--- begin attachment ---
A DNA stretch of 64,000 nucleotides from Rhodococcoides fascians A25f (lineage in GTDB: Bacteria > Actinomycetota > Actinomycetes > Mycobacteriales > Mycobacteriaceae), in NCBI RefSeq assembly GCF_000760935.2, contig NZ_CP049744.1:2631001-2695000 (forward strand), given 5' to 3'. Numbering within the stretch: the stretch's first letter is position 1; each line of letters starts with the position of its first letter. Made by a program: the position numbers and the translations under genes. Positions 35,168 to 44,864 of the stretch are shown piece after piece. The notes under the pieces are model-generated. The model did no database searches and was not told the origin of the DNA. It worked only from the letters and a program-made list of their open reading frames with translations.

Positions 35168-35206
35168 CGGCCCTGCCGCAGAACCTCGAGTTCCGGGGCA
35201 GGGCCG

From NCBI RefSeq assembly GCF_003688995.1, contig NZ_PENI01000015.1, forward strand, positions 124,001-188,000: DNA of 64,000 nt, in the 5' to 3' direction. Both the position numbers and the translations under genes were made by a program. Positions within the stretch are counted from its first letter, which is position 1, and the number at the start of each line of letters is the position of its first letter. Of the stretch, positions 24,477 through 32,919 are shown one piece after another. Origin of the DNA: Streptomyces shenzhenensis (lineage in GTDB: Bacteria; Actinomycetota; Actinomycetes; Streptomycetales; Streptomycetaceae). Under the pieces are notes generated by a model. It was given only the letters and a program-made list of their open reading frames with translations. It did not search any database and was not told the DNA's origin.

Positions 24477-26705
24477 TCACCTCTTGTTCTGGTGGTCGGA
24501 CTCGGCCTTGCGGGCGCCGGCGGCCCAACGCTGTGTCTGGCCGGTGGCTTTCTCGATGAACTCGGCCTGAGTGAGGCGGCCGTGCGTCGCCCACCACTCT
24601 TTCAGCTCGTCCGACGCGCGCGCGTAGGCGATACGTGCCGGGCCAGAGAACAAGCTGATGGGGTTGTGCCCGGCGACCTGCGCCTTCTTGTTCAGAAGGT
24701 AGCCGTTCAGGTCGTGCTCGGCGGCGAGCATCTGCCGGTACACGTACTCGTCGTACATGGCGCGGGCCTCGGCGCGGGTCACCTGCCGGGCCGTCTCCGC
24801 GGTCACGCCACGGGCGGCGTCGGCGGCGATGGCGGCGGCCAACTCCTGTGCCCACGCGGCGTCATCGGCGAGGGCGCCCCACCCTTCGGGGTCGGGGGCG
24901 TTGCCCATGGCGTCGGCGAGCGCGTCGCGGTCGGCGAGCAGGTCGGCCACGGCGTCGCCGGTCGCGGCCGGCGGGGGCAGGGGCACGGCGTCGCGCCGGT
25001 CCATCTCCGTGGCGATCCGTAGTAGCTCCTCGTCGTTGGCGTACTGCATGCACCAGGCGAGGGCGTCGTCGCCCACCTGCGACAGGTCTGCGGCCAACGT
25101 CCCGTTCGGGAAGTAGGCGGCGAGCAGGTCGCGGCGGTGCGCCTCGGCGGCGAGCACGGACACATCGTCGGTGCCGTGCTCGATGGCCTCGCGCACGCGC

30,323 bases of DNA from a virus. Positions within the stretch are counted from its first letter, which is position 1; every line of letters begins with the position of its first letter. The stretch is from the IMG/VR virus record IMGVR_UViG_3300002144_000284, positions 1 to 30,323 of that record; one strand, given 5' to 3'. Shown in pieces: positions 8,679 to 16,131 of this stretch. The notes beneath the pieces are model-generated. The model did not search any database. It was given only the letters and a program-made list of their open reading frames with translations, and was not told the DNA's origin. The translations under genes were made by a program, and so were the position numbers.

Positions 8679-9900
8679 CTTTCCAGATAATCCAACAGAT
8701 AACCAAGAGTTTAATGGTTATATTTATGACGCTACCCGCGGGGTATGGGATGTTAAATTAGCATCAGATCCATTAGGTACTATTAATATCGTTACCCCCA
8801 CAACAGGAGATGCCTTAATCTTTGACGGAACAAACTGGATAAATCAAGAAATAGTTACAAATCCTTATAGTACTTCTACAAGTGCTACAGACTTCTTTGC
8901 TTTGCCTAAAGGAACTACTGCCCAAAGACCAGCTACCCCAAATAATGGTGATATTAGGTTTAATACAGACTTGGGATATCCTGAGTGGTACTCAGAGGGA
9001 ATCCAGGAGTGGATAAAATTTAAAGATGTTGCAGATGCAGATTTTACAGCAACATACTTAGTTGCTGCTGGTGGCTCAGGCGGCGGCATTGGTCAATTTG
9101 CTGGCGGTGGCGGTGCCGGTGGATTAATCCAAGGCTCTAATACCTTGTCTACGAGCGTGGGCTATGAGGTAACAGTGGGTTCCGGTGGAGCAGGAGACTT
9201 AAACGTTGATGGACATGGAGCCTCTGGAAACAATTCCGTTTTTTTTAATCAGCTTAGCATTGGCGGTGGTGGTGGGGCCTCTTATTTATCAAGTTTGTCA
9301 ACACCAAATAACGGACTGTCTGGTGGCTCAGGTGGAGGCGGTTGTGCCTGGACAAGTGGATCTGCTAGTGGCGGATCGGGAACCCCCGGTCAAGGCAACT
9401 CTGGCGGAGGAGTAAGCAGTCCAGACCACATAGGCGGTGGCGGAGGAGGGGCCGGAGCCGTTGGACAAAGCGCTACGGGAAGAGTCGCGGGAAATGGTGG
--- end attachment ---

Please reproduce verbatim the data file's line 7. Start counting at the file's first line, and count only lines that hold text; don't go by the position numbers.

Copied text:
24477 TCACCTCTTGTTCTGGTGGTCGGA